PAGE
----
John McEnroe wants Wimbledon and the All England Lawn Tennis Club (AELTC) to lift the ban on players from Russia and Belarus and allow them to compete at the toyrnament this year.
After Russia invaded Ukraine in February last year, the United Kingdom government asked the AELTC not to allow Russian and Belarusian players to compete in the 2022 edition. That was followed by the ATP and WTA cancelling ranking points in the event and imposing a heavy fine on tournament organisers.
With the war still ongoing, the tennis world awaits a decision from the AELTC regarding participation of players from the two nations at this year's Championships. Speaking to Eurosport recently, former World No. 1 McEnroe once again called for the ban to be lifted, saying that he would not support the decision to ban Russian and Belarusian players again this year:
“Obviously, this is a horrific situation which is going on in the war, and people deal with it in different ways,” McEnroe said. "I disagreed with it last year that Wimbledon didn’t allow Russian or Belarusian players to play. I would disagree with it this year. I don’t know what they’re going to do."
The seven-time Grand Slam champion added that quite a few top players like Daniil Medvedev, Aryna Sabalenka, Andrey Rublev and Victoria Azarenka belong to the two countries and that they should not be punished for something that's beyond their control.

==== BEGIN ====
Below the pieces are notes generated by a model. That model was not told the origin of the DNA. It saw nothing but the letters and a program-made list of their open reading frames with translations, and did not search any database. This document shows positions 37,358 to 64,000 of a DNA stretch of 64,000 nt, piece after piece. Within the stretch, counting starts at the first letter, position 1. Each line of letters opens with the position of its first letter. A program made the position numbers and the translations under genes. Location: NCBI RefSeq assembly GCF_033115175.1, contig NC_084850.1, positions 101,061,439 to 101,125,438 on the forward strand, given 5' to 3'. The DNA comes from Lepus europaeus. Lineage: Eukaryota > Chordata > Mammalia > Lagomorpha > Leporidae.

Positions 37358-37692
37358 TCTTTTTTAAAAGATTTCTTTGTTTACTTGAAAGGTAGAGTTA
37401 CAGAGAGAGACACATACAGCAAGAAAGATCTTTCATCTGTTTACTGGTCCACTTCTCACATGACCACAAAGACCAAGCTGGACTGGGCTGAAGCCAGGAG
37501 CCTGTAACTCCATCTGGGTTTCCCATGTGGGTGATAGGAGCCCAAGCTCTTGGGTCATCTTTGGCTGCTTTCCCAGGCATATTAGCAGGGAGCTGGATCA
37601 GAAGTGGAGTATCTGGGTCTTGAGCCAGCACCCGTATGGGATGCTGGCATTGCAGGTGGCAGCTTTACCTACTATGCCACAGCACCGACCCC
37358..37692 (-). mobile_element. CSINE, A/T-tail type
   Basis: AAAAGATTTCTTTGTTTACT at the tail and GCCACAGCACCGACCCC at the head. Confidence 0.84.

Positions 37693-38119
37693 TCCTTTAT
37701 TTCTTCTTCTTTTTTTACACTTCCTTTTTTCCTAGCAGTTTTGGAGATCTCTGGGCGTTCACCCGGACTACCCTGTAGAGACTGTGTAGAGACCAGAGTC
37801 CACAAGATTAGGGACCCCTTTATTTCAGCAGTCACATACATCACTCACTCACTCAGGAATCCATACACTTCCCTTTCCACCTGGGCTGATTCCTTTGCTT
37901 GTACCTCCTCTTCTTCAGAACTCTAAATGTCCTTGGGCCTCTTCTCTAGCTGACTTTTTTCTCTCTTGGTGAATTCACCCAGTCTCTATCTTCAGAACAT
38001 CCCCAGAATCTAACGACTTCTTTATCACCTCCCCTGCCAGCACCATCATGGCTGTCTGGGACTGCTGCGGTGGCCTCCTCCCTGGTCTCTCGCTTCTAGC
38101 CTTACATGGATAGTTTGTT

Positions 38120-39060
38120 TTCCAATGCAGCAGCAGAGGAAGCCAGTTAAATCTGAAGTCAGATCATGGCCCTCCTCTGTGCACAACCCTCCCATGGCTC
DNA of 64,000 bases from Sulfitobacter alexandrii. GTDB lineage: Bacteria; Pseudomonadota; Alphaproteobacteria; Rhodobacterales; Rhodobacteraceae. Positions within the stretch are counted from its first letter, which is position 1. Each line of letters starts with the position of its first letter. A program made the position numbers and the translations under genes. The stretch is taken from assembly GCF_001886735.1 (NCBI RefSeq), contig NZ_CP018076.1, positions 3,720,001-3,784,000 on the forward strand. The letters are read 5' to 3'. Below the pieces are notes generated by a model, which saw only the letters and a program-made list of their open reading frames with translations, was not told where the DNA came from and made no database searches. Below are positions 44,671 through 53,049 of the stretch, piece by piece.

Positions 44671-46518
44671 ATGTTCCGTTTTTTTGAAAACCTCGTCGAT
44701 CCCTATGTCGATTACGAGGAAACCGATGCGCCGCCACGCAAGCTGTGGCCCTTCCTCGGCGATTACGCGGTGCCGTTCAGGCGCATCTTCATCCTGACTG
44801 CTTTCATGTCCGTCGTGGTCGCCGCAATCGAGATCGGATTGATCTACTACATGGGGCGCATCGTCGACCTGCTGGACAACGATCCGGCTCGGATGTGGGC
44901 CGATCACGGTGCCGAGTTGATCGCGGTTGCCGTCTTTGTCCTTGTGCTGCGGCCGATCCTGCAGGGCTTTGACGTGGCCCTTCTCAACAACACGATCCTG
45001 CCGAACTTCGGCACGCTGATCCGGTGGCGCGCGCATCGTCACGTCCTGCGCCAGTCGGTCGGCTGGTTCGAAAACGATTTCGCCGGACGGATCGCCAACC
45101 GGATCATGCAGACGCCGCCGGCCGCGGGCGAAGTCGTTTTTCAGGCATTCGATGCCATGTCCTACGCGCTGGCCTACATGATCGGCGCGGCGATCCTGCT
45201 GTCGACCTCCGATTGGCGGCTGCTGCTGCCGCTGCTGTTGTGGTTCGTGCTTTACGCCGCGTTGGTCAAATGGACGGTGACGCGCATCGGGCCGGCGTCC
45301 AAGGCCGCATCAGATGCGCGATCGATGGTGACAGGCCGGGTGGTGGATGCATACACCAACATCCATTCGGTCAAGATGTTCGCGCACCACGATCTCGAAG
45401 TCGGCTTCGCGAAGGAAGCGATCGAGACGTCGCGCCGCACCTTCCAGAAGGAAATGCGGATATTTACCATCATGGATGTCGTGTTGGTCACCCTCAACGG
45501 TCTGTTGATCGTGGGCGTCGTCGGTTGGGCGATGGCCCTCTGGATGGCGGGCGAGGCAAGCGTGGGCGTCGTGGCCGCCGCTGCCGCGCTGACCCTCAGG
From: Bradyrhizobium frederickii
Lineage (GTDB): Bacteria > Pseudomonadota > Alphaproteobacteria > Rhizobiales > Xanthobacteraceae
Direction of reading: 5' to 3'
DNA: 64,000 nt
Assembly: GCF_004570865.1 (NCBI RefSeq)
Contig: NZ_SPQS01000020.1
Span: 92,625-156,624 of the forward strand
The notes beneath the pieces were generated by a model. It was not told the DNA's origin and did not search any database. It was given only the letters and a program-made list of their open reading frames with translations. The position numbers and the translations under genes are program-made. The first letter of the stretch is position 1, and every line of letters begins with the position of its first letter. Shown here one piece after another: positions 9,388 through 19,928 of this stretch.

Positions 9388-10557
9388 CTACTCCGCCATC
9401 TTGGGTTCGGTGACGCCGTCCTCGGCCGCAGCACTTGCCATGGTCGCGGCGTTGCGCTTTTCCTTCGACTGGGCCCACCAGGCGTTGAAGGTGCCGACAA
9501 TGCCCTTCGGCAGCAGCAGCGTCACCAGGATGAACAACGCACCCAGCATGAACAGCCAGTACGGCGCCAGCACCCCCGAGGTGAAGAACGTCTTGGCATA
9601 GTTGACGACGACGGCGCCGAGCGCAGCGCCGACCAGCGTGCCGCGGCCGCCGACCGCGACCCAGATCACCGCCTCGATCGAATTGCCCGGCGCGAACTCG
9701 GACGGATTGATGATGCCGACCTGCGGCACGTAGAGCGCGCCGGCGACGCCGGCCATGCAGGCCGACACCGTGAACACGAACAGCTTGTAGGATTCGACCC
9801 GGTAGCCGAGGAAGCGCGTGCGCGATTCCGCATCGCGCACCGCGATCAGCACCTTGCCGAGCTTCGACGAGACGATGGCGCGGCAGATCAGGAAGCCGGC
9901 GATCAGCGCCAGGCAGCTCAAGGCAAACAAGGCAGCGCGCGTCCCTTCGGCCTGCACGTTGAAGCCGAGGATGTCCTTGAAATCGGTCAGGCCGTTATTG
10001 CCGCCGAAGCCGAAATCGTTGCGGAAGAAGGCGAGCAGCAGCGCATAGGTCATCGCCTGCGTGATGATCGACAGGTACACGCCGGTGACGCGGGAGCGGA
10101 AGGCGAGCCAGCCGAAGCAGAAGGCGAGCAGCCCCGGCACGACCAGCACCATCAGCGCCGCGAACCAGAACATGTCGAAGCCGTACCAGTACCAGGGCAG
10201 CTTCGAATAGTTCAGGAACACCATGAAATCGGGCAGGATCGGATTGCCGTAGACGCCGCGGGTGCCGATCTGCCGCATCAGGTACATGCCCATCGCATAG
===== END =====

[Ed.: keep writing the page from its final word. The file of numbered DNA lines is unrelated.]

“It’s a situation that no one wants. So hopefully, something will change that allows the players to play. It happens that in our sport, some of our top male and female players come from those two countries. They shouldn’t, I don’t believe, be punished for something that they have nothing to do with.”
"I have zero control" - Aryna Sabalenka on war and Wimbledon ban
Aryna Sabalenka of Belarus won her first Grand Slam title at 2023 Australian Open, beating reigning Wimbledon champion Elena Rybakina. When asked about the situation at the grasscourt Major earlier in the tournament, the 24-year-old said that while she's affected, there's nothing she could do:
"I would say that of course it affects me a lot. That was tough, and it's still tough. But I just understand that it's not my fault. Like, I have zero control. If I could do something, of course I would do it, but I cannot do anything," Sabalenka said.
In other tournaments around the world, Russian and Belarusian players are required to participate with a neutral flag. It remains to be seen if Wimbledon follows suit.